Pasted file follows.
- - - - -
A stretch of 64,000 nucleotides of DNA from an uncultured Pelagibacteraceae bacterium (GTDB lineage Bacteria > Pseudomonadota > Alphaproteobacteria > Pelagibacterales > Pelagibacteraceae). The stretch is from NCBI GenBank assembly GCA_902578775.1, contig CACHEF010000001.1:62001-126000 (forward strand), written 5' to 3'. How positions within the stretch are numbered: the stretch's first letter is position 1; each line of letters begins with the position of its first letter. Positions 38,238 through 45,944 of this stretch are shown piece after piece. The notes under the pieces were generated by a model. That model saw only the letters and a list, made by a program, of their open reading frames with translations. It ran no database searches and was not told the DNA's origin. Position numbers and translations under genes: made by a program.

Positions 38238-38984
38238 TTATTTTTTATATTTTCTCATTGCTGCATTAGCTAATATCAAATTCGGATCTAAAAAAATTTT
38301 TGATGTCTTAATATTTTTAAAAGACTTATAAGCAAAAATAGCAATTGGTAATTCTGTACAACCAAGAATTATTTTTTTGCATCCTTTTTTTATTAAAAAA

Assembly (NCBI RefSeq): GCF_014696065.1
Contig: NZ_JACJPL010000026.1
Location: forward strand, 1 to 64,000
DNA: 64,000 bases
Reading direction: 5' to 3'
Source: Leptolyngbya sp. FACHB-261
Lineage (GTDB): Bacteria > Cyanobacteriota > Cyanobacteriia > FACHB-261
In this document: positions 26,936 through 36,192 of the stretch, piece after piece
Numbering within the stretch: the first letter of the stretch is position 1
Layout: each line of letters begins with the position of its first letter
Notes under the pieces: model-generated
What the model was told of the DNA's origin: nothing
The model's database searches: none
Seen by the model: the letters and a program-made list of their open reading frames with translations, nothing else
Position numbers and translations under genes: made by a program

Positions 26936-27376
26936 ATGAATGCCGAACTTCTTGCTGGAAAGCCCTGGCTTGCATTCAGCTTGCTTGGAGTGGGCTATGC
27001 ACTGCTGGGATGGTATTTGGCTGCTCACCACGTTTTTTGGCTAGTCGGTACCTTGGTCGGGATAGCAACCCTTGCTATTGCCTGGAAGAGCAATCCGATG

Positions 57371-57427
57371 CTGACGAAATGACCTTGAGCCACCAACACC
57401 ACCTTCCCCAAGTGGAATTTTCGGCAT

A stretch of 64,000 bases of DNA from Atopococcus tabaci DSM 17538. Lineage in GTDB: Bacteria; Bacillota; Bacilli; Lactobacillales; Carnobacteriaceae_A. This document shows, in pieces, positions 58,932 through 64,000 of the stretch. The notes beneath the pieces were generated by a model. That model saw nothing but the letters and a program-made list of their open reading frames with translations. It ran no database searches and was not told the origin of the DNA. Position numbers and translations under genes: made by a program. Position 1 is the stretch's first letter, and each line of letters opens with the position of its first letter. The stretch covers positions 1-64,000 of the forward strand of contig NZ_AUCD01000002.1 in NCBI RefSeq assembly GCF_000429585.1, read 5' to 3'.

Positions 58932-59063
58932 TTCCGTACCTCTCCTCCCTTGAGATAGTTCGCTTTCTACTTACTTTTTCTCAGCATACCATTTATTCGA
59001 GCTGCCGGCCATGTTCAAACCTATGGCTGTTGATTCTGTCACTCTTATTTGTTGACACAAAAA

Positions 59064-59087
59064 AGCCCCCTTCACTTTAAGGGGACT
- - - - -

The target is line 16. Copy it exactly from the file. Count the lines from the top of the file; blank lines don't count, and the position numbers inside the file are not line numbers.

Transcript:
What the model was told of the DNA's origin: nothing